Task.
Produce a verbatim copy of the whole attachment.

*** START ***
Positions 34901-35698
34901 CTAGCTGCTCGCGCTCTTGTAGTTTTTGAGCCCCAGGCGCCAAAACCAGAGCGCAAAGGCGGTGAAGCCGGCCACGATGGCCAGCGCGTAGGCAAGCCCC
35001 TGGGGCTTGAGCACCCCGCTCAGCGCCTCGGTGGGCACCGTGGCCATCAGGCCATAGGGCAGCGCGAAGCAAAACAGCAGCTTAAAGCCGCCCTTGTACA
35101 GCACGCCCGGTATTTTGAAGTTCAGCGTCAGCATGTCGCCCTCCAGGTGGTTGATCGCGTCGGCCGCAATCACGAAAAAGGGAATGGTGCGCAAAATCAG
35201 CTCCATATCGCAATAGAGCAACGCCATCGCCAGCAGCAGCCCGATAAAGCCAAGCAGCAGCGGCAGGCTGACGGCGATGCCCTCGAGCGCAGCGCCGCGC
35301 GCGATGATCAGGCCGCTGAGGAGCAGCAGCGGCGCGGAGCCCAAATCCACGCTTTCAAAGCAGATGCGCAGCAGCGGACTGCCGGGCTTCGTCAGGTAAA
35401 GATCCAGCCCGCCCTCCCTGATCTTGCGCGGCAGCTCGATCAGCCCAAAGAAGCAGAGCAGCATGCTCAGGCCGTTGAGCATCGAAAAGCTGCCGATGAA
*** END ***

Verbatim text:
Positions 34901-35698
34901 CTAGCTGCTCGCGCTCTTGTAGTTTTTGAGCCCCAGGCGCCAAAACCAGAGCGCAAAGGCGGTGAAGCCGGCCACGATGGCCAGCGCGTAGGCAAGCCCC
35001 TGGGGCTTGAGCACCCCGCTCAGCGCCTCGGTGGGCACCGTGGCCATCAGGCCATAGGGCAGCGCGAAGCAAAACAGCAGCTTAAAGCCGCCCTTGTACA
35101 GCACGCCCGGTATTTTGAAGTTCAGCGTCAGCATGTCGCCCTCCAGGTGGTTGATCGCGTCGGCCGCAATCACGAAAAAGGGAATGGTGCGCAAAATCAG
35201 CTCCATATCGCAATAGAGCAACGCCATCGCCAGCAGCAGCCCGATAAAGCCAAGCAGCAGCGGCAGGCTGACGGCGATGCCCTCGAGCGCAGCGCCGCGC
35301 GCGATGATCAGGCCGCTGAGGAGCAGCAGCGGCGCGGAGCCCAAATCCACGCTTTCAAAGCAGATGCGCAGCAGCGGACTGCCGGGCTTCGTCAGGTAAA
35401 GATCCAGCCCGCCCTCCCTGATCTTGCGCGGCAGCTCGATCAGCCCAAAGAAGCAGAGCAGCATGCTCAGGCCGTTGAGCATCGAAAAGCTGCCGATGAA